The weekend celebrations kicked off with a cocktail party for the international guests on Friday night at the historic 19th century mansion: Casa de la Bola, where the Hollywood set, such as Eva Longoria and Will Ferrell, mixed with art luminaries, such as Sydney Picasso, Klaus Biesenbach and Jeffrey Deitch. My posse included my dear friend and travel companion James Moore, David Cooley and Paolo Marini; we all flew into Mexico City together and joined a very large LA contingent attending the weekend extravaganza.

Saturday afternoon, after a delightful lunch at Tori Tori in Polanco with James, David, Paolo and Brooke Davenport; the doors to the museum opened for all the awaiting guests including Darren Star, Simon de Pury, and Frieze New York’s Amanda Sharp mingling with Mexico’s Soumaya Slim, Fernando Romero, Paulina Rubio, and Gabriel Orozco, to name a few. The Kass friends included: Waldo Fernandez, Eduardo de la Vega, Loree Rodkin, Yuri Bradak, Isa Jonay, Nicky Haskel, Wendy Stark, Miriam Rothbart, Ahmed Ashmawi and so many more!

Finally the grand event took place at the Deportivo Estado Mayor Presidencial, where a 1920 Hollywood style grand set was built to host the 1500 or so guests attending with a grand orchestra and gold gilded stairs on all sides of the square space emulating an inverted Aztec pyramid. Shortly after midnight, DJ Mark Ronson took over and got the dance floor rocking, bringing the party to its peak. Guests, including Michael and Eva Chow, Stavros Niarchos, Vito Schnabel, Julio Santo Domingo and many, many others, danced well into the early hours of the morning. The after party was at Eugenio’s penthouse in Polanco, but that part of the evening is off limits!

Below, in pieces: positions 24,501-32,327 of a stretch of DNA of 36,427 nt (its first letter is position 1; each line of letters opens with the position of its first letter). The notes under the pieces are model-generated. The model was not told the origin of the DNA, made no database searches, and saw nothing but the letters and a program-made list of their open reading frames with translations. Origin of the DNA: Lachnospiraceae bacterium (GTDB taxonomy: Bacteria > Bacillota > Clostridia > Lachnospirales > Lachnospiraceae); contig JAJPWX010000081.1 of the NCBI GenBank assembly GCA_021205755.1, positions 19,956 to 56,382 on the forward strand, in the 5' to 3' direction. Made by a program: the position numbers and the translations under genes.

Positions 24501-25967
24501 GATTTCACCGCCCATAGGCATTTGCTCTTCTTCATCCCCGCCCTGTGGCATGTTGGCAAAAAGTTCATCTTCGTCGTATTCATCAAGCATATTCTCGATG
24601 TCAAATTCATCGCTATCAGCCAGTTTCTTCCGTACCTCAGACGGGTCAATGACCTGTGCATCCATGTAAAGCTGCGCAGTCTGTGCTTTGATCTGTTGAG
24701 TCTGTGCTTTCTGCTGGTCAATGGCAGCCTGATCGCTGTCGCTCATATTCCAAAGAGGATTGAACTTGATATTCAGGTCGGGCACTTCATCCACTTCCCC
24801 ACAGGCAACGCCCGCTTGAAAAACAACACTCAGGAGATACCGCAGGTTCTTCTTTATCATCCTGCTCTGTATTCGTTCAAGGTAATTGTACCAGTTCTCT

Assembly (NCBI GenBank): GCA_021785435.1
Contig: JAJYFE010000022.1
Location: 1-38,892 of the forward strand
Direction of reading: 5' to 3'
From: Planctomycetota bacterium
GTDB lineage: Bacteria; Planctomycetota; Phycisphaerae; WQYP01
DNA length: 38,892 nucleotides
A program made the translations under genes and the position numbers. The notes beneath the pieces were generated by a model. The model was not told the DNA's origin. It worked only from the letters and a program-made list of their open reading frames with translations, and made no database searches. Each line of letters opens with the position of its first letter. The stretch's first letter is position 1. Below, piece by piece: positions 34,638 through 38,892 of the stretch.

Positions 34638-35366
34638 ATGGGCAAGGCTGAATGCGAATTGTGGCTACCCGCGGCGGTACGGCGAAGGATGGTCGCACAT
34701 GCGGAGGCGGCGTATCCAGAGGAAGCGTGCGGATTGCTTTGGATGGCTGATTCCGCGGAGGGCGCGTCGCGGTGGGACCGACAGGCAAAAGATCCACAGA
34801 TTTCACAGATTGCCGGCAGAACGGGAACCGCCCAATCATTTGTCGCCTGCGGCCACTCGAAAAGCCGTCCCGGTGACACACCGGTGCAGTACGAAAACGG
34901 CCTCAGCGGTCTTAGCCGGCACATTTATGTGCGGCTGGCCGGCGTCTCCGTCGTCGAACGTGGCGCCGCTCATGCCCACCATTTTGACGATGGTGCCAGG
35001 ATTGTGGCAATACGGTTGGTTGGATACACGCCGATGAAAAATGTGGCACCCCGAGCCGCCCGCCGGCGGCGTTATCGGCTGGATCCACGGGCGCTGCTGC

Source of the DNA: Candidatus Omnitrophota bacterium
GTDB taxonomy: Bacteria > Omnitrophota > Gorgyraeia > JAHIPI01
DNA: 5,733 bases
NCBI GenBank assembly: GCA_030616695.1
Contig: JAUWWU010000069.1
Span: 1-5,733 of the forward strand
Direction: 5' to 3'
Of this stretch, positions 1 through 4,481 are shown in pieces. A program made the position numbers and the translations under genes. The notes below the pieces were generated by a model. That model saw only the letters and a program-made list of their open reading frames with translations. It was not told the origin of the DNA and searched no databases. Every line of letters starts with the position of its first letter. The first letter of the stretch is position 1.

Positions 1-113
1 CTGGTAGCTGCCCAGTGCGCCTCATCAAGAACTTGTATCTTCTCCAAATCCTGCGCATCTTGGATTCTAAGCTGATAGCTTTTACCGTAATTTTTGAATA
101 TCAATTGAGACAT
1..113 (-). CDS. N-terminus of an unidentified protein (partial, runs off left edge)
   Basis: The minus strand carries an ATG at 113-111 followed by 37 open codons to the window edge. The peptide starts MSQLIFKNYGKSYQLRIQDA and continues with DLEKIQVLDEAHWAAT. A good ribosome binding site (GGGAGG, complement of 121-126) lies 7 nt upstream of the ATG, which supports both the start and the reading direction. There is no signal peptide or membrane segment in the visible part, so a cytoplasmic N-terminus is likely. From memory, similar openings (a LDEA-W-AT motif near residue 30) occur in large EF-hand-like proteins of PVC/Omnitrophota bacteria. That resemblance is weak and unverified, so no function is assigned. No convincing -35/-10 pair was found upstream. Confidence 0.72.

So many insane things happened over the course of this mad weekend…but thankfully, it’s all a blur!!!

 

DSC00608International guests party at the historic 19th century mansion: Casa de la Bola

 

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Robert Kass, David Cooley, the lovely Miriam Rothbart and Nicky Haskel

 

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Isa Jonay, David Cooley, Paolo Marini and Robert Kass

 

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Vanity Fair’s Wendy Stark and friend

 

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Robert Kass, David Cooley and Paolo Marini at Tori Tori

 

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Brooke Davenport and friend, James Moore, Paolo Marini and David Cooley

 

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The LA Gang: Robert Kass, James Moore, Brooke Davenport and friend,Paolo Marini and David Coooley

 

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Robert Kass and James Moore looking dapper

 

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Opening of Museo Jumex

 

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The LA boys: Paolo Marini, David Cooley, James Moore, Isa Jonay and Yuri Bradac

 

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Robert Kass and Isa Jonay

 

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Robert Kass looking super dapper

 

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Outdoor view of Museo Jumex

 

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Main event at Deportivo Estado Mayor Presidencial

 

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Grand Orchestra’s director

 

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Grand Orchestra

 

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Golden stairs and guests

 

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Being smothered by Yuri Bradac